3.0 Grams of mixture (NH4Cl – ammonium chloride, NaCl – sodium chloride, SiO2 – silicon dioxide) Heat plate
15 mL water x 2 = 30 mL water
1. Obtain mass of evaporating dish.
2. Add 3.0 grams of mixture (NH4Cl – ammonium chloride, NaCl – sodium chloride, SiO2 – silicon dioxide) to the evaporating dish and weigh to obtain mass of evaporating dish and sample mixture. 3. Subtract mass of evaporating dish from mass of original sample to get mass of original sample. 4. Place dish with sample onto heat plate to sublime the NH4Cl. 5. Remove from heat to cool mixture then weigh again. The difference in mass of evaporating dish and sample prior to heating and after heating represents the amount of NH4Cl in the mixture. 6. Obtain mass of beaker using the balance.
7. Add 15 mL of H20 to the mixture in the evaporating dish and stir gently 8. Decant the liquid into the beaker making sure not to transfer any of the solid into the beaker. 9. Add another 15 mL of
H20 to the mixture in the evaporating dish and stir gently. Decant the liquid again into the beaker making sure not to transfer any of the solid into the beaker to extract NaCl. 10. Place beaker with sodium chloride solution onto heat plate and heat until water evaporates. Remove from heat and allow to cool. Weigh beaker. Difference between this weight and the weight of the empty beaker is the amount of NaCL in the mixture. 11. Take evaporating dish with SiO4 and heat until dry in oven. Once dry, remove evaporating dish from oven and allow to cool. Obtain the mass of SiO2 by weighting the evaporating dish with cooled mixture and subtracting mass of empty evaporating dish obtained earlier. 12. Find percent of NH4Cl, NaCl, and SiO2 in mixture by taking mass of each substance and dividing by the mass of the original sample.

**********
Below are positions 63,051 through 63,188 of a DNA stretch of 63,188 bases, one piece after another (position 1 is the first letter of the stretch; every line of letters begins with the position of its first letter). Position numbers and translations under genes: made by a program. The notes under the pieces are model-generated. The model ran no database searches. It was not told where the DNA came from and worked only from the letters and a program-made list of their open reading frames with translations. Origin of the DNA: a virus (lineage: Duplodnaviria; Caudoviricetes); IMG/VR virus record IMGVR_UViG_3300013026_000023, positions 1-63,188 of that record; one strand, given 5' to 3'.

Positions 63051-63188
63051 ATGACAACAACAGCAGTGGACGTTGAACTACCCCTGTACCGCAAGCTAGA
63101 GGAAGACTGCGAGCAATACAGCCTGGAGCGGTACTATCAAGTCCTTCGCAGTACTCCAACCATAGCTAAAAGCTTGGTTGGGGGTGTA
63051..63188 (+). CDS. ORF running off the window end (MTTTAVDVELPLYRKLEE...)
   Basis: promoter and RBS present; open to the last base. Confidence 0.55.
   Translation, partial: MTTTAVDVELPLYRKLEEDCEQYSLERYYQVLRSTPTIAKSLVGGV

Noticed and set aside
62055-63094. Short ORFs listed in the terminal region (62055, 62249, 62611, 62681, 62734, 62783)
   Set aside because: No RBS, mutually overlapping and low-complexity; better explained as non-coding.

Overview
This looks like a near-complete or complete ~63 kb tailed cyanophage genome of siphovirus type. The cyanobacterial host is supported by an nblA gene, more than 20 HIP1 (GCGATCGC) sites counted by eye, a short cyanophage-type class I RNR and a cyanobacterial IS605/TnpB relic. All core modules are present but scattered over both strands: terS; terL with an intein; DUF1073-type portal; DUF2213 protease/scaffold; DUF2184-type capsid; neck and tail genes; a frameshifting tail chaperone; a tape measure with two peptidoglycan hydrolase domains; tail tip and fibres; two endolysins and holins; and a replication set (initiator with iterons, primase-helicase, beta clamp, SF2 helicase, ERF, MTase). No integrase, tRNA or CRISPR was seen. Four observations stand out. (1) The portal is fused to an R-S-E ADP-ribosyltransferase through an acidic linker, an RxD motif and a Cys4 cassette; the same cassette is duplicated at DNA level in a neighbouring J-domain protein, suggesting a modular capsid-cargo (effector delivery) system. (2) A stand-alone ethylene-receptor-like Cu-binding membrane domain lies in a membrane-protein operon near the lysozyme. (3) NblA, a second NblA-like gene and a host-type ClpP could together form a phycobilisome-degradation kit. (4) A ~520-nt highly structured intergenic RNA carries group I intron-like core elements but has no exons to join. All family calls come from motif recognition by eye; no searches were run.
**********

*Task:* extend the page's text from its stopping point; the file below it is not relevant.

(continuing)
Results: Separation of the Components of a Mixture
A. Mass of Evaporating Dish and Original Sample 41.606 g Mass of evaporating dish 38.859 g Mass of original sample 2.747 g Mass of evaporating dish after subliming NH4Cl 41.466 g Mass of NH4Cl 0.14 g Percent of NH4Cl 5.096 % % NH4Cl = 0.14 g / 2.747 g * 100% = 5.096 %
B. Mass of Evaporating Dish, Watch Glass and NaCl 106.521 g Mass of evaporating dish and beaker 105.214 g Mass of NaCl 1.307 g Percent of NaCl 45.32 % % NaCl = 1.307 g / 2.747 g * 100% = 45.32 %
C. Mass of Evaporating Dish and SiO2 40.104 g Mass of evaporating dish 38.859 g Mass of SiO2 1.245 g Percent of SiO2 45.322 % % SiO2 = 1.245 g /
2.747 g * 100% = 45.322 %
D. Mass of Original Sample 2.747 g Mass of determined (NH4Cl + NaCl + SiO2) 2.692 g Differences in these weights 0.055 g Percent recovery of matter 97.997 % % recovery of matter = 2.692g /2.747g = 97.997 %
Account for our errors about 2%